An employee of the human rights charity Amnesty International as well as Saudi activists and dissidents living abroad received suspicious SMS and WhatsApp messages that contained malicious links distributing a mobile spyware called Pegasus. The malware can target both iOS, Android and other mobile devices.
Security researchers at Citizen Lab, who have investigating Pegasus' malicious infrastructure since 2016, discovered that the messages were connected to over 600 malicious domains, which overlapped with the Pegasus malware’s malicious infrastructure.
Pegasus is a powerful spyware created by the Israel-based surveillance products manufacturer NSO Group. The malware has been used to spy on around 175 individuals across the globe. Pegasus has been around since at least 2012.
The mobile spyware was also used by former Panama president Ricardo Martinelli to spy on his around 150 people, including political opponents, journalists, business rivals and even her mistress between 2012 and 2014. Since then, Pegasus has been used to target journalists and dissidents in Mexico, the UAE and Saudi Arabia.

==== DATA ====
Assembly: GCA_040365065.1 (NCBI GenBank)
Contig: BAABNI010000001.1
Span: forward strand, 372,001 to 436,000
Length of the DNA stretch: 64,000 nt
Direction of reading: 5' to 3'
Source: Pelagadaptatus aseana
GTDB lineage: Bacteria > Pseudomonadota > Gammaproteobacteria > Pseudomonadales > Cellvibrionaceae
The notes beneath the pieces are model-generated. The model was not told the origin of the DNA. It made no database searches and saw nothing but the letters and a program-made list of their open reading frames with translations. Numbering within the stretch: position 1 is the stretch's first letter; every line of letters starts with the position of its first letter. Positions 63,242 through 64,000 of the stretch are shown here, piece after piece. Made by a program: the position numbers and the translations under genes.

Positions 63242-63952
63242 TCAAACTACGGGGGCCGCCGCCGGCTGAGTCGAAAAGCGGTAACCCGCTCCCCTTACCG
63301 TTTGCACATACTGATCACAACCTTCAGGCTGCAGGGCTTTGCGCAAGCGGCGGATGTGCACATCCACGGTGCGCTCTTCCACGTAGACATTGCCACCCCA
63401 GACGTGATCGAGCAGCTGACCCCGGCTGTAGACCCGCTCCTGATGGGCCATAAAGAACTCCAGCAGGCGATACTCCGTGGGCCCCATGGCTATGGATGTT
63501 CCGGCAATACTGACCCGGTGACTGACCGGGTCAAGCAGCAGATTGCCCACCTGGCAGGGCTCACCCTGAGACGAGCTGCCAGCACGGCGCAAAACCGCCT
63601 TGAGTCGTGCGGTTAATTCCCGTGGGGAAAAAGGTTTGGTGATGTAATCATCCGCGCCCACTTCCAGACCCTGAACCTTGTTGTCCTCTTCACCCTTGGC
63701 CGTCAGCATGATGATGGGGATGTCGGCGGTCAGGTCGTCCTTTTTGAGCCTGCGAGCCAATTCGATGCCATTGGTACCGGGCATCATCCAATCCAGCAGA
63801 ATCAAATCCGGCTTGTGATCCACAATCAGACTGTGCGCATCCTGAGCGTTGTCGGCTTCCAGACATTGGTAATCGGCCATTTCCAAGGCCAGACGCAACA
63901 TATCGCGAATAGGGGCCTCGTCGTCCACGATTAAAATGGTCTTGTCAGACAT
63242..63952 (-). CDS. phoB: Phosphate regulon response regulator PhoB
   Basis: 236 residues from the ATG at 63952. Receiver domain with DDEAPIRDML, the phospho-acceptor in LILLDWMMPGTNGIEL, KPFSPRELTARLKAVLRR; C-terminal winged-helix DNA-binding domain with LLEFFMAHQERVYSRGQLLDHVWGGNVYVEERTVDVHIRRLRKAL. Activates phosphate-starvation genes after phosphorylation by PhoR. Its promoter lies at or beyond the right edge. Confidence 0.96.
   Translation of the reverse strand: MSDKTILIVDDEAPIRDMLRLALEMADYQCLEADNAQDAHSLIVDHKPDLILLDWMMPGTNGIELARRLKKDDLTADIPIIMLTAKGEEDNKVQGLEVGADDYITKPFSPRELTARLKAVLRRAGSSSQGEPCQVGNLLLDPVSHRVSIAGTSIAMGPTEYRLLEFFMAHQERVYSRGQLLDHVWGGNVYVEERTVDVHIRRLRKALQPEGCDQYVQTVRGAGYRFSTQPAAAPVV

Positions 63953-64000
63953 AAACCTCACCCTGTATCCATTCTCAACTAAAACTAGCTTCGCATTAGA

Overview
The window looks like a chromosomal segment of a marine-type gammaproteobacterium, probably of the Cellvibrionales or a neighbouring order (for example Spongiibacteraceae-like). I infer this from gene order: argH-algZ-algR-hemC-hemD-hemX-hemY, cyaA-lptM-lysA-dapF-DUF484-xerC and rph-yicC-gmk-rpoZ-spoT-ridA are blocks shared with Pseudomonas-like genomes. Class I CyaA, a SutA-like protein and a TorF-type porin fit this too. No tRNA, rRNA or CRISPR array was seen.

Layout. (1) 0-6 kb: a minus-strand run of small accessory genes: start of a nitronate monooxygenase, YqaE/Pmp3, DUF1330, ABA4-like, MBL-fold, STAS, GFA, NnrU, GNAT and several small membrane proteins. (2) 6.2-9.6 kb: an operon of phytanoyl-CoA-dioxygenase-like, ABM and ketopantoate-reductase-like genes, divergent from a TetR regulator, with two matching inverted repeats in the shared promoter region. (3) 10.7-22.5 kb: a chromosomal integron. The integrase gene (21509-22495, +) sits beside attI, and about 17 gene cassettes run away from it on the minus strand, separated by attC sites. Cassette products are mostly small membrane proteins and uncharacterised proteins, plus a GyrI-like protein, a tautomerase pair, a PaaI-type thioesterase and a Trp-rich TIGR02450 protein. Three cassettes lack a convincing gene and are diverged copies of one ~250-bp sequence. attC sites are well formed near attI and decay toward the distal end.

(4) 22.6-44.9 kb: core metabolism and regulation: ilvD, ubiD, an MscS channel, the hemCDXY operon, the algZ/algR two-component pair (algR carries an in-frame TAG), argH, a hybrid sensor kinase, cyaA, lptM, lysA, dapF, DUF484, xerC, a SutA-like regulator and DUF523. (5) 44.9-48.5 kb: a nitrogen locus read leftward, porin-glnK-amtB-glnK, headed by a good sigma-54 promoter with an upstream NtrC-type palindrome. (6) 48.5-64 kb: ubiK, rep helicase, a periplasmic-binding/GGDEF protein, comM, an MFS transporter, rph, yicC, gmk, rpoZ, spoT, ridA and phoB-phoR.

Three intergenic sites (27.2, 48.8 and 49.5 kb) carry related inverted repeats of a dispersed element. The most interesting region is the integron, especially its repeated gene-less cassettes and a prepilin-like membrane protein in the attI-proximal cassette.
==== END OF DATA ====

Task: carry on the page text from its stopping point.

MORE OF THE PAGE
Pegasus comes packed with various spying features. The malware can use a targeted device’s webcam to record video, record audio using the device’s microphone, monitor the device’s location and movement, harvest messages from chat apps and more.
Amnesty International said that the malicious SMS messages sent to the charity’s employee and the other Saudi dissidents contained links to domains that were identified as being part of the NSO Group’s and/or its clients’ malicious infrastructure used to distribute exploits and malware created to surreptitiously steal data from victims.
“This malware would allow an attacker complete access to the target’s phone or computer, essentially turning the device into a sophisticated eavesdropping and tracking tool to be used against them,” Amnesty International said in a statement.
The recent malware campaign indicates how the NSO Group’s products are increasingly being used to target journalists, activists and dissidents across the globe. In most cases, the NSO Group’s clients appear to be authoritarian governments, which in turn, provides a peek into how such regimes go about silencing criticisms and boosting their power stronghold.
“This story is about more than just the spread of surveillance technologies, it is also about the unabashed use of them by governments to silence human rights,” Danna Ingleton, research and policy advisor at Amnesty International, told Motherboard. “It shows that there is a serious lack of accountability for these violations that must come to a stop. It’s the wild west."